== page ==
CMS letter to pharmacy benefit management companies and other notes from around the interweb:
- CMS letter to pharmacy benefit management companies. The Centers for Medicare & Medicaid Services (CMS) values your partnership in providing health care coverage and access to essential treatments, including prescription medications, to millions of people. However, we are hearing an increasing number of concerns about certain practices by some plans and pharmacy benefit managers (PBMs) that threaten the sustainability of many pharmacies, impede access to care, and put increased burden on health care providers. We are writing to share these concerns and to encourage you to work with providers and pharmacies to alleviate these issues and safeguard access to care.
- NC wanted to share information on drug pricing. Here’s how it got shot down. For a brief few weeks, N.C. State Health Plan members had a rare window into the secretive world of drug pricing. Days before the health plan trustees met to discuss whether the plan could afford to continue covering obesity medications manufactured by pharmaceutical giant Novo Nordisk, staff posted online pages of pricing information they had prepared based on an analysis of expenditures. Notably, the documents estimated the discount, or “rebate,” Novo Nordisk had agreed to give NCSHP for these drugs — a piece of information that is considered a trade secret in the pharmaceutical industry.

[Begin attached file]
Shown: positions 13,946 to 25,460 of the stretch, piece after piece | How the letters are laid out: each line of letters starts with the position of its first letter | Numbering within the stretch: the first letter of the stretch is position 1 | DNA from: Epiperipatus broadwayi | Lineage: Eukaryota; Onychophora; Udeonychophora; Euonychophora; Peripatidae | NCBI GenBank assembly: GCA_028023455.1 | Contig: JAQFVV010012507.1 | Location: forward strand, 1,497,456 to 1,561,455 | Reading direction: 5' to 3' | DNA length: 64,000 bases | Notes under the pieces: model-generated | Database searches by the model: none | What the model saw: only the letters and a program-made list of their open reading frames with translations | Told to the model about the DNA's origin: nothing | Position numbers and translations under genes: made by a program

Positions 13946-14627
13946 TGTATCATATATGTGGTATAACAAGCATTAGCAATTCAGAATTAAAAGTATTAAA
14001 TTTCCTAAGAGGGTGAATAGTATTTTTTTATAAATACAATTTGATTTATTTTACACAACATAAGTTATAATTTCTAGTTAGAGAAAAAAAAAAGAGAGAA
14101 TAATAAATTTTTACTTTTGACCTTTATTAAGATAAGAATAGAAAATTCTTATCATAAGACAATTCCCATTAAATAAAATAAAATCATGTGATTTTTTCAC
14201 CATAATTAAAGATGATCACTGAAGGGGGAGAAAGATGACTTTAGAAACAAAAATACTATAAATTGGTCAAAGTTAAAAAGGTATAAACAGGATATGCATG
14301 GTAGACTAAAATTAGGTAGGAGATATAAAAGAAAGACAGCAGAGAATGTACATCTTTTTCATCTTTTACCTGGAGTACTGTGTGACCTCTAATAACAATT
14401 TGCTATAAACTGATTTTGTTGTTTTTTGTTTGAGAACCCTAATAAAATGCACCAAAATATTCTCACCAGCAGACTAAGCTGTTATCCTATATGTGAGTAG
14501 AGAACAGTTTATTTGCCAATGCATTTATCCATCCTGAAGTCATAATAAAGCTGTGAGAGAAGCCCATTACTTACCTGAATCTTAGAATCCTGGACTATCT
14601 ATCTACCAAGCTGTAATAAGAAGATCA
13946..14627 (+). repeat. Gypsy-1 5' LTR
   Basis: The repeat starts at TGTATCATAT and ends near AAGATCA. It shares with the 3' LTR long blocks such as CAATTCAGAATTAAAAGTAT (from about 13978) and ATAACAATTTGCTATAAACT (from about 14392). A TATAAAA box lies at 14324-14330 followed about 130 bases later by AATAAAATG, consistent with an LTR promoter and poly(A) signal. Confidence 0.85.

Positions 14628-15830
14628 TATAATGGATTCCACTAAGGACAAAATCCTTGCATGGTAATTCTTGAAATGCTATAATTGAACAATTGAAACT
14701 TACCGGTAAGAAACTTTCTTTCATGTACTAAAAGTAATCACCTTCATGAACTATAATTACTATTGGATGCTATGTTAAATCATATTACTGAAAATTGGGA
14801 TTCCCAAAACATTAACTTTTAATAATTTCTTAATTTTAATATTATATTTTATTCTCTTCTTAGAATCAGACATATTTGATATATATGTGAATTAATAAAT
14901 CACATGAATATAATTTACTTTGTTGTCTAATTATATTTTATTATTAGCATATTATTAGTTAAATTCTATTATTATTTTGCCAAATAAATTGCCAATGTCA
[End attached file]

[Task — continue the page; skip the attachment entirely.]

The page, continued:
- Plan Sponsors Have a Fiduciary Duty to Employees that Includes Scrutiny of PBM-Owned Rebate Aggregators. Drug manufacturer rebates can be a valuable tool for controlling the rising costs of prescription drugs. Most manufacturers offer a rebate program through which they agree to return a part of the drug’s list price to plans in exchange for access to the plans’ drug “formulary”. Rebates are intended to flow through to the plan sponsors and benefit patients, reducing their overall drug spend. The rebate process has been hijacked by PBMs and their sister-aggregators. PBMs utilize rebate aggregators to negotiate drug manufacturer rebates on behalf of the plans they administer. In 2022, just three PBMs along with their rebate aggregators, controlled 79 percent of the market. Some of the largest rebate aggregators include Zinc (owned by CVS Caremark), Ascent (owned by Express Scripts), and Emisar (owned by United Healthcare).
- Why such ‘high markups’? Senators seek drug price probe of insurers who own PBMs. The senators urged Inspector General Christi Grimm to determine if large insurance companies are using their vertically integrated pharmacies to evade federal requirements that limit the percentage of premium dollars spent on profits and administration, known as the Medical Loss Ratio, or MLR. The letter follows an investigation by the Wall Street Journal revealing significant markups of generic drugs at specialty pharmacies owned by CVS Aetna (which operates the Caremark PBM), Cigna (which owns Express Scripts) and UnitedHealthcare, which owns a PBM and specialty pharmacy. The Journal’s analysis found that the three companies charged up to twenty-seven times more than a generic reference pharmacy for a selection of nineteen drugs. For example, a monthly supply of the generic version of Tarcera, a lung cancer drug, costs $73 at the generic reference pharmacy, compared to $4,409 through Cigna.